Irish bestseller STEVE CAVANAGH and Australian newcomer PETER PAPATHANASIOU have both received plenty of critical acclaim for their recent crime novels.
But while they both pen action-packed tales full of fascinating characters, they split when it comes to choosing their best locations.
When I began writing my ‘Eddie Flynn’ series, I wanted to set it in a particular city: New York. It’s one of the greatest cities in the world, you see it on the movies and TV, and the pace of the city seemed to suit the book I wanted to write. I thought it would be great to spend some time there, even if it was only in my imagination.
I write about a former con artist who’s a trial lawyer. Unlike lots of legal thrillers I tend to focus on a very intense situation which takes place over a few days. In those heated moments there’s lots going on, and that helps keep up the pace. To place the story in the fastest city in the world, it is the perfect spot.
By setting my books there, I think the reader does a lot of the work for me, because everyone has a mental image of New York.I don’t think you can ever, in fiction at least, render a place truthfully. You can give details about the city, little quirks that people might not know. But it is a fictional place in the reader’s mind; the buildings taller, smells accentuated, colours richer, more people.
I’m a city boy, that’s probably the other reason I chose the city. The countryside scares me because there’s nobody there. Or maybe there are people there but they’re hiding.
My latest book is set in Alabama, because I wanted to have a little bit of that Southern Gothic theme. It was fun to write but I had to do more work making that little town real.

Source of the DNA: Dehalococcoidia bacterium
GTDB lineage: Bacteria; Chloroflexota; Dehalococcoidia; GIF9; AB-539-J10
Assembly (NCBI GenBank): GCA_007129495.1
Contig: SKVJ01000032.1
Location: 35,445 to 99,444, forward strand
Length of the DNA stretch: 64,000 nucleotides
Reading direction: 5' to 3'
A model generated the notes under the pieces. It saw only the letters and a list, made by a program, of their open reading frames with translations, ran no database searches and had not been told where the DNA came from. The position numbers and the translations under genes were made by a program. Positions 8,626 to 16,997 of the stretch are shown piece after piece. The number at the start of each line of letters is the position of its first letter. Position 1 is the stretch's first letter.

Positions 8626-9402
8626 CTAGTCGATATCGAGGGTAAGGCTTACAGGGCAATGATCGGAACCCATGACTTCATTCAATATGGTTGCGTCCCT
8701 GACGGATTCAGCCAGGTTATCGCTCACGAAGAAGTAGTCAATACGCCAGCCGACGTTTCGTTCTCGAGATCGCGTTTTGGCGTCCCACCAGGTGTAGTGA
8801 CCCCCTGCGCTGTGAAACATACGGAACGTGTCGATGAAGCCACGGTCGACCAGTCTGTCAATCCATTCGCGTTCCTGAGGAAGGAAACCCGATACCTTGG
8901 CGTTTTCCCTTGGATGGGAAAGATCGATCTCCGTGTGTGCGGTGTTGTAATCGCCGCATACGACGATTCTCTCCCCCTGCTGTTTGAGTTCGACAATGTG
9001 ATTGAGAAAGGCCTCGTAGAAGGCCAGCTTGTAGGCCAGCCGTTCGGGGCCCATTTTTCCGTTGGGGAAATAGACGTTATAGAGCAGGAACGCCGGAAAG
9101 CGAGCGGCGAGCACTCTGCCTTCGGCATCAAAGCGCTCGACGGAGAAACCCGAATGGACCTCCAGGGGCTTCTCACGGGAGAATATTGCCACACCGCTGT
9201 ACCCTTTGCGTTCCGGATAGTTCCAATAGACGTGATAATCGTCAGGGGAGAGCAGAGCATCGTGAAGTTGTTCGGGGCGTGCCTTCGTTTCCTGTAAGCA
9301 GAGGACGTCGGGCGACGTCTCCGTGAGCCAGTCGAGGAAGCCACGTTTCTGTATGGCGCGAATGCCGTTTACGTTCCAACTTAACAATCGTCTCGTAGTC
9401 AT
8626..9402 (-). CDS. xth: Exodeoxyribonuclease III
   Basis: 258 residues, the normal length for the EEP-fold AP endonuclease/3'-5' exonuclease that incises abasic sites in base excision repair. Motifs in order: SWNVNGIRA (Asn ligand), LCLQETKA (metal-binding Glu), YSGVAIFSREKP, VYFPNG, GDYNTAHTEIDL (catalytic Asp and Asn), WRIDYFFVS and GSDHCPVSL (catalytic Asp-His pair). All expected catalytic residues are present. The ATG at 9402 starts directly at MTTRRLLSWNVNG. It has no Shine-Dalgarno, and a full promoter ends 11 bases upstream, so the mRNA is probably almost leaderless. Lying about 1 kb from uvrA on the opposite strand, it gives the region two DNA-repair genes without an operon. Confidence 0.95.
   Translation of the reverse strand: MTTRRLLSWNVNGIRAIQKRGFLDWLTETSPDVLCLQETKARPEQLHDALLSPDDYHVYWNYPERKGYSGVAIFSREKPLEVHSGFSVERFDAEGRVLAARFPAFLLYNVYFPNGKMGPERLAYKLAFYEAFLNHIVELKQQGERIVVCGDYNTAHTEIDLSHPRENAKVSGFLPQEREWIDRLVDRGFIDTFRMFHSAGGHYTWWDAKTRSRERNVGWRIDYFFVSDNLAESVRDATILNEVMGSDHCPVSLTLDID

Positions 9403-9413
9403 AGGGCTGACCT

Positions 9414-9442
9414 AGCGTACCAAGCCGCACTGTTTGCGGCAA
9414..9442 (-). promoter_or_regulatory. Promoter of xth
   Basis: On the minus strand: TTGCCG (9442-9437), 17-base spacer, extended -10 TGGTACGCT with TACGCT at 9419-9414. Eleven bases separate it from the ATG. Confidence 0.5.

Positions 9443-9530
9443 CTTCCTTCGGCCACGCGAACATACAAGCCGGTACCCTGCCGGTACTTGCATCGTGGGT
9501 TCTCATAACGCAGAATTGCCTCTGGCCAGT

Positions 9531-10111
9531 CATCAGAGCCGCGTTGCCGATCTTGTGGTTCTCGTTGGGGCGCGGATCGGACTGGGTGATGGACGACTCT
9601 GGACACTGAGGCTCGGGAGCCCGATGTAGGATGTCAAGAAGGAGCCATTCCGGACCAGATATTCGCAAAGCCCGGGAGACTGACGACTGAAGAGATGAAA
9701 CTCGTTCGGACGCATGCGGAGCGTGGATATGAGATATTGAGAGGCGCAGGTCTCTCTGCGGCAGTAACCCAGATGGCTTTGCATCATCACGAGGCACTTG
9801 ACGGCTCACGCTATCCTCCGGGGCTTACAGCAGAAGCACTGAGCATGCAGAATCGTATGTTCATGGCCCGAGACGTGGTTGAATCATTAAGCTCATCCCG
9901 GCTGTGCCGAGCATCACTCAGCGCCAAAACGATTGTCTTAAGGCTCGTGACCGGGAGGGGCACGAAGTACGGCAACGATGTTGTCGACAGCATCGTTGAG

Steve Cavanagh is a Belfast lawyer turned bestselling, CWA Gold Dagger-winning author of the ‘Eddie Flynn’ series.
When you close your eyes and try to picture Australia, I think most people, me included, probably see the Outback. You picture vast open spaces, endless horizons, red dirt, blue sky, heat. I think that’s the image most people have of Australia. That, and probably beaches.
I also thought the Outback is very cinematic. I try to imagine what my story might look like onscreen. You have those big distance shots, then closing into something really tight and in that tightness comes that menacing nature of the Outback as well. You’ve got characters who are questionable or colourful. You often get a lot of people who are on the run, potentially they’re hiding out back there. You’ve got all manner of dangerous critters that can take you out. The heat, the flies, it just makes for such great material.
I grew up in Canberra, and it’s not a huge city. We’ve got kangaroos that come down from the mountain nearby onto our front lawn. I’ve found brown snakes in the backyard, and lace monitors, those big lizards. So, I guess that influenced me. I live in a more rural setting even though I’m in a city. And with a crime book you’ve often got a small number of characters, and to me that was more conducive with a sparsely populated location.
In the city you have lots of people walking around so, even if you focus on a small group of characters you wouldn’t have that same dynamic. There’s more distraction. Whereas in a small town when two people walk past each other they’ve got a reason to stop and talk, or potentially have a go at each other.
Choosing my Outback setting was a combination of travelling around Australia over the years and experiencing the vastness of those spaces where there’s the thought of ‘man, if my car breaks down here I’m going to maybe be in trouble’, and then living in London. I started writing The Stoning while I was in London, and there was a sense of homesickness. The sun goes down at 4pm, it’s grey and wet, and I wanted to transport myself to a more familiar place. So I started to write about hot, empty, desolate, far-flung places that I might not have felt the need to write about as much if I was here surrounded by them. It was that yearning that got the story out of me.
Peter Papathanasiou is a Canberra author who was born in a small village in northern Greece and raised in Australia.